The "I'll say anything - I'll do anything" season was upon us.

The "I'll say anything - I'll do anything" season was upon us.
The “I’ll say anything – I’ll do anything” season was upon us.

Click on the link here for Audio Player – ABC World News This Week – October 31, 1976 – Gordon Skene Sound Collection

Down to the wire – the last full week of campaigning before America went to the polls, this week ending October 31st, in 1976. President Ford and Jimmy Carter and, by the looks of it, an apathetic country. Of concern to both candidates was the lack of enthusiasm in the polls, how a large percentage just weren’t going to show up. Ford was trying to distance himself from the Nixon White House and the backlash from the Watergate scandal. Carter was pushing the idea he represented a change coming to Washington.

Politics as usual – elections as always. And very shortly it would all be over, for another four years.

Meanwhile, grumblings over influence peddling by South Korea on Capitol Hill started to surface. Some 90 members of Congress were under investigation for taking bribes by South Korean officials in turn for special favors. In the center of the controversy was South Korean businessman Tong sun Park, who wielded considerable influence around Capitol Hill for years. As the investigations heated up – Park left town for parts unknown. Another element in the scandal was the influence and lobbying efforts of Reverend Sun Myung Moon‘s Unification Church and attempts to gain favors from Congress in exchange for bribes and other favors.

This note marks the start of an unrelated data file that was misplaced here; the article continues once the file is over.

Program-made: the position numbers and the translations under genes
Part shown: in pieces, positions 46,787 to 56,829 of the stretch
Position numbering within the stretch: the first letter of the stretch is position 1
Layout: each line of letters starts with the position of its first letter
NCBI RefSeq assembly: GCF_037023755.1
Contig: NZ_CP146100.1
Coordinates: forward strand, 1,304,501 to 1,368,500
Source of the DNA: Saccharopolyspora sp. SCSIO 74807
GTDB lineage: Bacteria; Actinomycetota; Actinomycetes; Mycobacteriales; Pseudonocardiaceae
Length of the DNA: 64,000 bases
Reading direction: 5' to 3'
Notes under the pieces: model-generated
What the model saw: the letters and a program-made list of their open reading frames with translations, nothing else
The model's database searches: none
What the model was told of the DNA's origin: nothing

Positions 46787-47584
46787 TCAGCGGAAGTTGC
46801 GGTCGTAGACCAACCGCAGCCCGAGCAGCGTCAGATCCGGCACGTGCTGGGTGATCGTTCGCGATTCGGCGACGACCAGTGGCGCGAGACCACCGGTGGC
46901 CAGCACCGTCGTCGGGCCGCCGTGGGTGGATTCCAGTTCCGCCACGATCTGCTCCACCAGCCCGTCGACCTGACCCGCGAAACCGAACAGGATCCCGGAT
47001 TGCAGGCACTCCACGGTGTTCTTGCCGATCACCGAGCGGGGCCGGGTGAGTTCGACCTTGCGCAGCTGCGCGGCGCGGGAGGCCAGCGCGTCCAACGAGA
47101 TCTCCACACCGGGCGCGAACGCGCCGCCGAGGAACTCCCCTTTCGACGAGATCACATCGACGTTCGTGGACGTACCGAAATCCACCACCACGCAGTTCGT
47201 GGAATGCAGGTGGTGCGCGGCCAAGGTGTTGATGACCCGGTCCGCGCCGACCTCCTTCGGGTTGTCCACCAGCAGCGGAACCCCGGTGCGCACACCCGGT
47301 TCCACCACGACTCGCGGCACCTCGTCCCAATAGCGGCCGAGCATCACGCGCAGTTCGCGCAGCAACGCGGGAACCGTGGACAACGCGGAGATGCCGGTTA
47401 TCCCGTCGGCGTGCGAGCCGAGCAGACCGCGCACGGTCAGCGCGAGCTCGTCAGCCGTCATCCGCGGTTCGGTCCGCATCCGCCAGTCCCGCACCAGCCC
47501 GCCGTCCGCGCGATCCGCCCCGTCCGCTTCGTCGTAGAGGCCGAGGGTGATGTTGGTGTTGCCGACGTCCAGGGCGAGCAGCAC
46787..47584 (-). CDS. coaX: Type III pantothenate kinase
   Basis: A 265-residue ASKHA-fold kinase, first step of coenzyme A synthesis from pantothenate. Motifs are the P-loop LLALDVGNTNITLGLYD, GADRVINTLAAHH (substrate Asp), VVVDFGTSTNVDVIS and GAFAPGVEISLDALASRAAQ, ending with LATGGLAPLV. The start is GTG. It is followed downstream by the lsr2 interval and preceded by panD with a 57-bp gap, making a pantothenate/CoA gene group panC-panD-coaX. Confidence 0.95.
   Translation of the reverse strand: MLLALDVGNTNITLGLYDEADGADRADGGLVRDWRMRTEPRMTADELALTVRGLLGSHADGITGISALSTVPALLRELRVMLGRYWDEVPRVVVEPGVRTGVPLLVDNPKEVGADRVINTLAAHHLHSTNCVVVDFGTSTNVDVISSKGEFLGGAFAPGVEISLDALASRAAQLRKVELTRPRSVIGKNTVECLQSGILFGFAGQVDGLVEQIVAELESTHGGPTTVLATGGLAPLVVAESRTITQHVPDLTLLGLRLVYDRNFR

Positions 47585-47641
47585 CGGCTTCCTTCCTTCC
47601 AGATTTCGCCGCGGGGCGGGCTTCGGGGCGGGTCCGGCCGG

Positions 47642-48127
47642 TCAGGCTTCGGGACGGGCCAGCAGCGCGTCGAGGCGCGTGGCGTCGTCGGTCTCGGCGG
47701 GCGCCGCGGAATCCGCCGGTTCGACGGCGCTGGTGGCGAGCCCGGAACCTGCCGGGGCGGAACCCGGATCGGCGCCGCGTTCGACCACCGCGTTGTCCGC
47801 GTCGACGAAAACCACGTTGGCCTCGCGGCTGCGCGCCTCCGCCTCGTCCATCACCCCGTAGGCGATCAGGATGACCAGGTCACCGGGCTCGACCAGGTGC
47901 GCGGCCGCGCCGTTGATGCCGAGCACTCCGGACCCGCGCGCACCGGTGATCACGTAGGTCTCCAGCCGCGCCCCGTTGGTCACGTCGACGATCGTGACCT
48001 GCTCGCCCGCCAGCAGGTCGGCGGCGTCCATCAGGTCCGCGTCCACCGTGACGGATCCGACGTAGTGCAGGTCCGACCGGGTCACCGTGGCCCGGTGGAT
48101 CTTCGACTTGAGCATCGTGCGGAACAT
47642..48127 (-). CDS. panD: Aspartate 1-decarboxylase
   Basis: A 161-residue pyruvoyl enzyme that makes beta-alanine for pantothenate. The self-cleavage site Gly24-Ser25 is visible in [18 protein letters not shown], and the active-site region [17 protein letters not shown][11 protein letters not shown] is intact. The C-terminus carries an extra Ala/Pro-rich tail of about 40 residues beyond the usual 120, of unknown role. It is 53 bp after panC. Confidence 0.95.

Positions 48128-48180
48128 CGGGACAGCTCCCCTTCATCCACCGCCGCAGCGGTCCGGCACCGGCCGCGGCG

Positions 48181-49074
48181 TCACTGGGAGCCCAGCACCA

In short, another day on Capitol Hill.

The specter of Watergate once again reared its shadowy head when the U.S. Court of Appeals voted to allow the tapes used in the Watergate hearings were okay to be released to the public. Nixon appealed the appeal. On related news, convicted Watergate defendant John Ehrlichman decided to serve his 20 month sentence right away, rather than wait. Even though appeals to the case were still pending.

The Scottsboro Boys case came to closure, after some 45 years. Clarence Norris and 8 other black defendants were convicted, on flimsy evidence of raping a white girl in Alabama. Norris, who was paroled and left the state in 1946 finally received clemency this week in 1976.

And the Legionnaires Disease outbreak in July of 1976 was still a mystery. Although, this week the suspicion of it being an actual poisoning was being considered. Still no answers.

And that’s just a small portion of what went on this week, ending on October 31st 1976, as reported by ABC Radios World News This Week.



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